A. Chekhov -
One day, after dinner, he ran breathless into the lodge and
said: "Go along, your sister has come."
I went out, and there I found a hired brake from the town
standing before the entrance of the great house. My sister had
come in it with Anyuta Blagovo and a gentleman in a military
tunic. Going up closer I recognized the latter: it was the
brother of Anyuta Blagovo, the army doctor.
"We have come to you for a picnic," he said; "is that all
My sister and Anyuta wanted to ask how I was getting on here,
but both were silent, and simply gazed at me. I was silent too.
They saw that I did not like the place, and tears came into my
sister's eyes, while Anyuta Blagovo turned crimson.
We went into the garden. The doctor walked ahead of us all and
"What air! Holy Mother, what air!"
In appearance he was still a student. And he walked and talked
like a student, and the expression of his grey eyes was as keen,
honest, and frank as a nice student's. Beside his tall and
handsome sister he looked frail and thin; and his beard was thin
too, and his voice, too, was a thin but rather agreeable tenor.
He was serving in a regiment somewhere, and had come home to his
people for a holiday, and said he was going in the autumn to
Petersburg for his examination as a doctor of medicine. He was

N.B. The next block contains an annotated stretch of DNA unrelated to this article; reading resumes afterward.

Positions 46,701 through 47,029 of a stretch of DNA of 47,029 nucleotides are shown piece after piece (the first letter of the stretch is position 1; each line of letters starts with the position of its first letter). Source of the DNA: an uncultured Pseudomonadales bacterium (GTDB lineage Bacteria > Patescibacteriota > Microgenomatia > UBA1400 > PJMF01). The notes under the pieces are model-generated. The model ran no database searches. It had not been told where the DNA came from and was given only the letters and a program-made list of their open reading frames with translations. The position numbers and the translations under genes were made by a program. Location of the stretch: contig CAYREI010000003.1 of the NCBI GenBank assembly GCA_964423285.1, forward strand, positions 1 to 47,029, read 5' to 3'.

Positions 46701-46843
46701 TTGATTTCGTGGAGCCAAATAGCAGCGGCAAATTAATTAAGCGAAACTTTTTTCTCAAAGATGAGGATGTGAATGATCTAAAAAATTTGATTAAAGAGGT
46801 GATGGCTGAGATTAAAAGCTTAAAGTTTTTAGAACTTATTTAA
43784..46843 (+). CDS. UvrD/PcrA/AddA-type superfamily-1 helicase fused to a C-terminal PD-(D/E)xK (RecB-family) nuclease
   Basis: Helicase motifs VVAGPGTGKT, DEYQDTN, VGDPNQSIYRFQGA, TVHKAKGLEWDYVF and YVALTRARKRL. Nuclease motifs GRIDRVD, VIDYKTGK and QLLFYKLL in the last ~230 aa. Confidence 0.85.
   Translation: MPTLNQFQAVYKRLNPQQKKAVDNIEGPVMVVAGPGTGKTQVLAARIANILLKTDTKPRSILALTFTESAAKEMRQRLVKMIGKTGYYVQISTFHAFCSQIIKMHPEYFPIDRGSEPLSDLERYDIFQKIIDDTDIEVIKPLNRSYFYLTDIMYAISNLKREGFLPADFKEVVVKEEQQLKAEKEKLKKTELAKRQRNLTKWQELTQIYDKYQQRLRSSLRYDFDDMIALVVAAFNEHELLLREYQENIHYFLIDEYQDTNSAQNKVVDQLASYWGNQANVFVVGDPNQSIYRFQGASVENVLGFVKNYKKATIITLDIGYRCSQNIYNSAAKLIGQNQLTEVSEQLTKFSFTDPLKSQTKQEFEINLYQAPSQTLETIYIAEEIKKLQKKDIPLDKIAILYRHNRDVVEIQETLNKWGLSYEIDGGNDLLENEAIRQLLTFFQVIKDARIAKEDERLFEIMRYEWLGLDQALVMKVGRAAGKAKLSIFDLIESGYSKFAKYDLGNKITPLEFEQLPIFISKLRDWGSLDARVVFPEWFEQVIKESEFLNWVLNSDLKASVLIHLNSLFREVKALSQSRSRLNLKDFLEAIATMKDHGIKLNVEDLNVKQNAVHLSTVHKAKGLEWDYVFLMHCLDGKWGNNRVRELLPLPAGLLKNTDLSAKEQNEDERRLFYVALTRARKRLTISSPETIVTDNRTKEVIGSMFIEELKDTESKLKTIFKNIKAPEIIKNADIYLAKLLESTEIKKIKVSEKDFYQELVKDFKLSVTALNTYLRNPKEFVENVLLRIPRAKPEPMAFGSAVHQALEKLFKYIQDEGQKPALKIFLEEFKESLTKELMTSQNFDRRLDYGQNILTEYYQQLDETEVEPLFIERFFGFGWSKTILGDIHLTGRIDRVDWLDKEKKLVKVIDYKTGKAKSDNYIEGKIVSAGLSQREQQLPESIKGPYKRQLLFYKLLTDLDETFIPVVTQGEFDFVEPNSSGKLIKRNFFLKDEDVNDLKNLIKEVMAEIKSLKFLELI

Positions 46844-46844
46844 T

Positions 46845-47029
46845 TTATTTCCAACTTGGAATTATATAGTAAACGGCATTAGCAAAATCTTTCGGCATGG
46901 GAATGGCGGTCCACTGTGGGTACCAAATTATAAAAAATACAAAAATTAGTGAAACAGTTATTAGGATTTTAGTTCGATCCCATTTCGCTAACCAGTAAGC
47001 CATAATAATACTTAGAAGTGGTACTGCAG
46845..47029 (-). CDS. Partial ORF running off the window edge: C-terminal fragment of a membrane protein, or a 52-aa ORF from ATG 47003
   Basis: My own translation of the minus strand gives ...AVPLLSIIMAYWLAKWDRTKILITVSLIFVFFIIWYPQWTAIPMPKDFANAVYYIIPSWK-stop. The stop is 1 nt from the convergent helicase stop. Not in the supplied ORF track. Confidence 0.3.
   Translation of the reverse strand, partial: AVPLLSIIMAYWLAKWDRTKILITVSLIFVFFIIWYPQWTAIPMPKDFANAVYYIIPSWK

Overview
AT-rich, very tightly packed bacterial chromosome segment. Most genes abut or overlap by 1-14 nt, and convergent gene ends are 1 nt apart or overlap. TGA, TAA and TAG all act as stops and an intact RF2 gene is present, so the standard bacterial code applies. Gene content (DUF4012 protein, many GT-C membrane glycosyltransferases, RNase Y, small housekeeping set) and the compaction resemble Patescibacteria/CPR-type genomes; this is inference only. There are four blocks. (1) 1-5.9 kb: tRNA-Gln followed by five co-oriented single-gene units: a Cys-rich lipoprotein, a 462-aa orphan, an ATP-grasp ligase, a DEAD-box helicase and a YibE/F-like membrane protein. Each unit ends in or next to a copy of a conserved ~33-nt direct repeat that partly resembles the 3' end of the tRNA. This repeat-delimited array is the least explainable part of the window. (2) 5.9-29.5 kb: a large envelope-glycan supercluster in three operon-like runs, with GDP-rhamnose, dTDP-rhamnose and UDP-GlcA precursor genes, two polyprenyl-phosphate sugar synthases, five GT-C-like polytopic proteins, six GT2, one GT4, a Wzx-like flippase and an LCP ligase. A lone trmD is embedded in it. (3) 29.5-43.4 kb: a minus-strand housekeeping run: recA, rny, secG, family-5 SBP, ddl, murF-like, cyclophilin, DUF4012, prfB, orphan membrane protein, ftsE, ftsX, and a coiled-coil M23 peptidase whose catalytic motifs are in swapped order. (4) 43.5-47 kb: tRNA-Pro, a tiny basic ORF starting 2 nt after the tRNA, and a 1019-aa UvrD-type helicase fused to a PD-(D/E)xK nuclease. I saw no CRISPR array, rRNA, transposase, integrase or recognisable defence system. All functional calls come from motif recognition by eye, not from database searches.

already a family man, with a wife and three children, he had
married very young, in his second year at the University, and
now people in the town said he was unhappy in his family life
and was not living with his wife.
"What time is it?" my sister asked uneasily. "We must get back
in good time. Papa let me come to see my brother on condition I
was back at six."
"Oh, bother your papa!" sighed the doctor.
I set the samovar. We put down a carpet before the verandah of
the great house and had our tea there, and the doctor knelt
down, drank out of his saucer, and declared that he now knew
what bliss was. Then Tcheprakov came with the key and opened the
glass door, and we all went into the house. There it was half
dark and mysterious, and smelt of mushrooms, and our footsteps
had a hollow sound as though there were cellars under the floor.
The doctor stopped and touched the keys of the piano, and it
responded faintly with a husky, quivering, but melodious chord;
he tried his voice and sang a song, frowning and tapping
impatiently with his foot when some note was mute. My sister did
not talk about going home, but walked about the rooms and kept
"How happy I am! How happy I am!"
There was a note of astonishment in her voice, as though it
seemed to her incredible that she, too, could feel
light-hearted. It was the first time in my life I had seen her
so happy. She actually looked prettier. In profile she did not
look nice; her nose and mouth seemed to stick out and had an
expression as though she were pouting, but she had beautiful
dark eyes, a pale, very delicate complexion, and a touching
expression of goodness and melancholy, and when she talked she
seemed charming and even beautiful. We both, she and I, took
after our mother, were broad shouldered, strongly built, and
capable of endurance, but her pallor was a sign of ill-health;
she often had a cough, and I sometimes caught in her face that
look one sees in people who are seriously ill, but for some
reason conceal the fact. There was something na?e and childish
in her gaiety now, as though the joy that had been suppressed
and smothered in our childhood by harsh education had now